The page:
Catania is a city on the east coast of Sicily, situated at the foot of Mount Etna. Famous for its active volcano, Catania is also the second largest city in the Sicily region and has a rich history. It was one of Italy’s most influential cities in the past, and it still has many attractions to visit in a day or so.
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Catania: must-see attractions
Catania is a beautiful city with a rich history and culture that is definitely worth exploring. The Greeks may have laid the city’s foundations, but it has been shaped and influenced by multiple occupations, including Roman occupation. As a result, Catania offers a fascinating mix of ancient and modern attractions. From sipping aperitifs along the castle walls to exploring the majestic Mount Etna, there is something for everyone in Catania.
To get around Catania, I recommend walking as it is a great way to experience the city’s narrow streets and beautiful architecture. Plus, it helps you avoid traffic and the hassle of finding parking, which can be challenging in the city centre. However, if you plan to explore the surrounding areas, such as Mount Etna or the seaside villages, guided tours are your best option if you have little time to spend in the city.
Catania has many historical buildings, such as the Cathedral of Saint Agatha and the Ursino Castle, which hosts the Civic Museum. During your visit, try delicious local cuisine, such as arancini, pasta alla norma, and granita. And, of course, wear comfortable shoes as there is plenty of walking.
Mount Etna: the volcano of Catania
One of the must-see destinations during a visit to Catania is a trip to Mount Etna, which towers over the city and is the highest active volcano in Europe. It is also the symbol of Sicily, so it definitely worth a visit. With just a day to spent in Catania, you can choose an half-day tour to Mount Etna, but if you have more time I recommend a full day trip to reach the summit.
The height of the volcano is constantly changing due to its eruptions. When it erupts, its height decreases, while the accumulation of lava during an eruption makes it rise. As a result, it is difficult to determine its exact height, with the most recent measurement being 3,357 meters.
The best time to visit Mount Etna is late spring, summer, or early autumn. There is less chance of encountering snow during this time unless you want to ski on an active volcano. Mount Etna has two skiing facilities, and despite being in the south of Italy, the weather is freezing in winter, and snowfall can be heavy.
The climb up the volcano takes about half a day and passes through abandoned settlements. During the ascent, you will enjoy the surreal scenery of the lava terrain and have an unobstructed view of the Mediterranean Sea. You can walk up to 2,000 meters independently but need a certified guide to reach the upper craters. Check the tours to find the one that suits you best according to the time available and your fitness level.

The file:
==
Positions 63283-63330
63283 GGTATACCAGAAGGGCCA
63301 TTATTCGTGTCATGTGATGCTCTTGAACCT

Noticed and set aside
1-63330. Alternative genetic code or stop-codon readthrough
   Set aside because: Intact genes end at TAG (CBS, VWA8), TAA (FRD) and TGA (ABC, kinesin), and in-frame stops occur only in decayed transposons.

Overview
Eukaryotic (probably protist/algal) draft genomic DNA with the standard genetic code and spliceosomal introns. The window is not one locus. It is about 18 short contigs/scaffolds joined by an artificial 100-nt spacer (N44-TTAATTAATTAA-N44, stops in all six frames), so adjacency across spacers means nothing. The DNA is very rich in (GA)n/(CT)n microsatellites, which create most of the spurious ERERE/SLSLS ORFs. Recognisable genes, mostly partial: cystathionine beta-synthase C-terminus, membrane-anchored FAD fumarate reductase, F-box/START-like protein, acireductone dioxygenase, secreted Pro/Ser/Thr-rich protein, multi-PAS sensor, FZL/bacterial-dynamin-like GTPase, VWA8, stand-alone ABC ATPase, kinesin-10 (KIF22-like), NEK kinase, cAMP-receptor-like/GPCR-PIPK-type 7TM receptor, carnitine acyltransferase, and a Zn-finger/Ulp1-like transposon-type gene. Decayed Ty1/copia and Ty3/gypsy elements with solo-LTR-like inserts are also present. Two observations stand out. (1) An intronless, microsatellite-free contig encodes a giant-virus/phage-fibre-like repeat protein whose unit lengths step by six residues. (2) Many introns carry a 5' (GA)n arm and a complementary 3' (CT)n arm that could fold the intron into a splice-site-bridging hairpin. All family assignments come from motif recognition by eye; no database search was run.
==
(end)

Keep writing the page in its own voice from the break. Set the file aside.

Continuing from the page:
The Cathedral of Saint Agatha and the elephant statue
The most prominent building in Catania is the beautiful Baroque cathedral in Piazza del Duomo. It is dedicated to the city’s patron saint, St Agatha, and was constructed between 1086 and 1090, soon after the Normans took over Catania. The cathedral is built on the spot where St Agatha, the patron saint, was martyred in 251. it has undergone several renovations and restorations, including after the devastating earthquakes that hit the city and its structures.
In the centre of the square is a peculiar statue of an elephant, ‘u Liotru’ in local dialect, mounted on a fountain holding an obelisk imported from Egypt. Some theories suggest that the obelisk is the gnomon of a sundial, whose shadow marks the hours on a track in the square.
The elephant is an auspicious figure because its trunk is raised and faces the Cathedral. Many legends, cherished by the people of Catania, surround the Elephant of Piazza della Cattedrale. The elephant is also the city’s symbol and coat of arms, so remember to look at the fountain after visiting the Cathedral.
Cattedrale di Catania (Catania Cathedral)
Piazza del Duomo
The Ursino Castle in Catania
Sicily boasts several castles, and Ursino Castle is one of the most significant. In the 13th century, Emperor Frederick II, known as ‘Stupor Mundi’ for his moral and cultural stature, commissioned the castle’s construction to protect the eastern coast of the Kingdom of Sicily.
Today, Ursino Castle is an essential part of Catania’s rich cultural heritage, not only for its historical significance but also for its stunning architecture. The Museo Civico inside the castle is home to a collection of weapons, sculptures, and beautiful paintings worth exploring.